American leadership isn't what it used to be.
By Richard Hurowitz 07/01/17
Seventy-three years ago today, 44 nations descended on Bretton Woods in the White Mountains of New Hampshire for a conference on the future of the global financial system. In the Gilded Age, the area’s stately Mount Washington Hotel was a preferred summer destination for robber barons and presidents alike. Now at the height of World War II, the resort—which had almost shuttered during the Great Depression—would take its place in history. Three weeks after the landings at Normandy, a galaxy of finance ministers, central bankers, and economists assembled for to make sure the economic seeds of war were never planted again.
After the experience of two global conflagrations, the atrocities of Nazism, and the trauma of the Great Depression, a widely-held belief was that significant flaws in the international economic order lay at the heart of the conflict. From the post-World War I hyperinflation that ravaged Germany and Austria to unfettered protectionism and competitive “beggar-thy-neighbor” currency devaluations, the misery of political upheaval and world war had arisen from the nationalist free-for-all that was the interwar period. Fatigued, battered, and wizened, a generation of leaders sought to pave a better way......To Read More......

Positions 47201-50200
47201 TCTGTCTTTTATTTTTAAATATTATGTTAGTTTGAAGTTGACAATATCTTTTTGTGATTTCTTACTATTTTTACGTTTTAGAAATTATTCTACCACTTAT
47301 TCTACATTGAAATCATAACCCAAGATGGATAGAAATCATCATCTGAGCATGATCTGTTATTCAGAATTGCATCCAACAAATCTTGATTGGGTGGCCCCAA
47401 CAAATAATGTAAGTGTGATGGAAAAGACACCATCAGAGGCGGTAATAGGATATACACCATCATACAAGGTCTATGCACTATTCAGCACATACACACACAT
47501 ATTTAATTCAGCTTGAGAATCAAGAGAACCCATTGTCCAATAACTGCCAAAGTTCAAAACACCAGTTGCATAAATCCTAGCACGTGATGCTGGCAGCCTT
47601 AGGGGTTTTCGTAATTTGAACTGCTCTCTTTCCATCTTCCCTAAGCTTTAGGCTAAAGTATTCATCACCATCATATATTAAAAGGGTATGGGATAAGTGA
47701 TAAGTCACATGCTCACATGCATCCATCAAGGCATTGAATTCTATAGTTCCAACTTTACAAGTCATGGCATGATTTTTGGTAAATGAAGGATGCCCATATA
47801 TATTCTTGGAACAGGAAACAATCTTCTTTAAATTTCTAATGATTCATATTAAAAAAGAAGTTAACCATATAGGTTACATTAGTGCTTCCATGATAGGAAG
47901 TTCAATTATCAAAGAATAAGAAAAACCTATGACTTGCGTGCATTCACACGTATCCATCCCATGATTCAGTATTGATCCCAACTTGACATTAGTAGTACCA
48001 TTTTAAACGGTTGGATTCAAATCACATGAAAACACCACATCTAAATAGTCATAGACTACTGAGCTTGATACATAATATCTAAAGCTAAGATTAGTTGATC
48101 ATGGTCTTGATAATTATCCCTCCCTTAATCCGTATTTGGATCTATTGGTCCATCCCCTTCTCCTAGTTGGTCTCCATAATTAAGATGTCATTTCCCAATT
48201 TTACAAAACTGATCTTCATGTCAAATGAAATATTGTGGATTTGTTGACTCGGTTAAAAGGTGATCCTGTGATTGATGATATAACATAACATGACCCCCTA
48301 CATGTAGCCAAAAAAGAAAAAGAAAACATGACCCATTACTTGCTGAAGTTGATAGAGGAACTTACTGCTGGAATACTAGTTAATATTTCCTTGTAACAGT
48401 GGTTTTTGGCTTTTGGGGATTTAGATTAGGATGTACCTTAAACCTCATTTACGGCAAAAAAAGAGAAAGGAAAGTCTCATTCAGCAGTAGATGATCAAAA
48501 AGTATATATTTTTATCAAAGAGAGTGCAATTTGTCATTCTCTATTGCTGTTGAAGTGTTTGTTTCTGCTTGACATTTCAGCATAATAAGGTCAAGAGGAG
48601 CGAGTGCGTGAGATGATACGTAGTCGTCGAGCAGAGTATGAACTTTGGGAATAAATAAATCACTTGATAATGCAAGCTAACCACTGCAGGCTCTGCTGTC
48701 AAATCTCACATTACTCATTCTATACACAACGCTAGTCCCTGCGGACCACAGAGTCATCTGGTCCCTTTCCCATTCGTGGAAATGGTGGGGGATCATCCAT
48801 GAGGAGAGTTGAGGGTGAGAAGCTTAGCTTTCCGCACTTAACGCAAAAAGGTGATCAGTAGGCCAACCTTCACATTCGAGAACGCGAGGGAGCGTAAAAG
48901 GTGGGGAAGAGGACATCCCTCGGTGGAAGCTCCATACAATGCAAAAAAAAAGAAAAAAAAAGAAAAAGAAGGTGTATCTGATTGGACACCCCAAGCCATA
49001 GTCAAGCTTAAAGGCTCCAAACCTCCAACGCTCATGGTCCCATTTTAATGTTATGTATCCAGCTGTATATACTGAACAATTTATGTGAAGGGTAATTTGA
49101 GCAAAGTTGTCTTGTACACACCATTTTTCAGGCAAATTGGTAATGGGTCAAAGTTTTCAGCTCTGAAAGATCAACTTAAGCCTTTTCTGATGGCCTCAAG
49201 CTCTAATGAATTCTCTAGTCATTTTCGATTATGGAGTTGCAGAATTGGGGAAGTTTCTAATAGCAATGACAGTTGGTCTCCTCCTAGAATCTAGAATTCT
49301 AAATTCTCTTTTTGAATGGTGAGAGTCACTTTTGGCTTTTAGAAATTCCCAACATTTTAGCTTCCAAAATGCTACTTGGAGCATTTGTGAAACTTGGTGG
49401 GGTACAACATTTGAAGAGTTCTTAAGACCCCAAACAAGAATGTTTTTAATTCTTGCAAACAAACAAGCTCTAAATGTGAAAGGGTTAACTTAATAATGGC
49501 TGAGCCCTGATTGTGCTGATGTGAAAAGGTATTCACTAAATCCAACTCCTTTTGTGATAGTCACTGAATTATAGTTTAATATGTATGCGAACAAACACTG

My Take - It seems to me Mr. Hurowitz learned the wrong lesson. Bretton Woods is moribund and will soon be dead. It's not sustainable, we can't afford it, and most importantly - we don't need the rest of the world. If we hadn't gotten involved in WWI - and there was no earthly reason for American involvement, including the sinking of the Lucitania - a British ship - or the Zimmerman note, WWII might not have ever happened. We need to stop caring what the rest of the world does to itself because we can't fix it. In the meanwhile - we can feed oursleves, fuel ourselves, arm ourselves and defend ourselves without the rest of the world. They can't and that's a problem they have to fix themselves.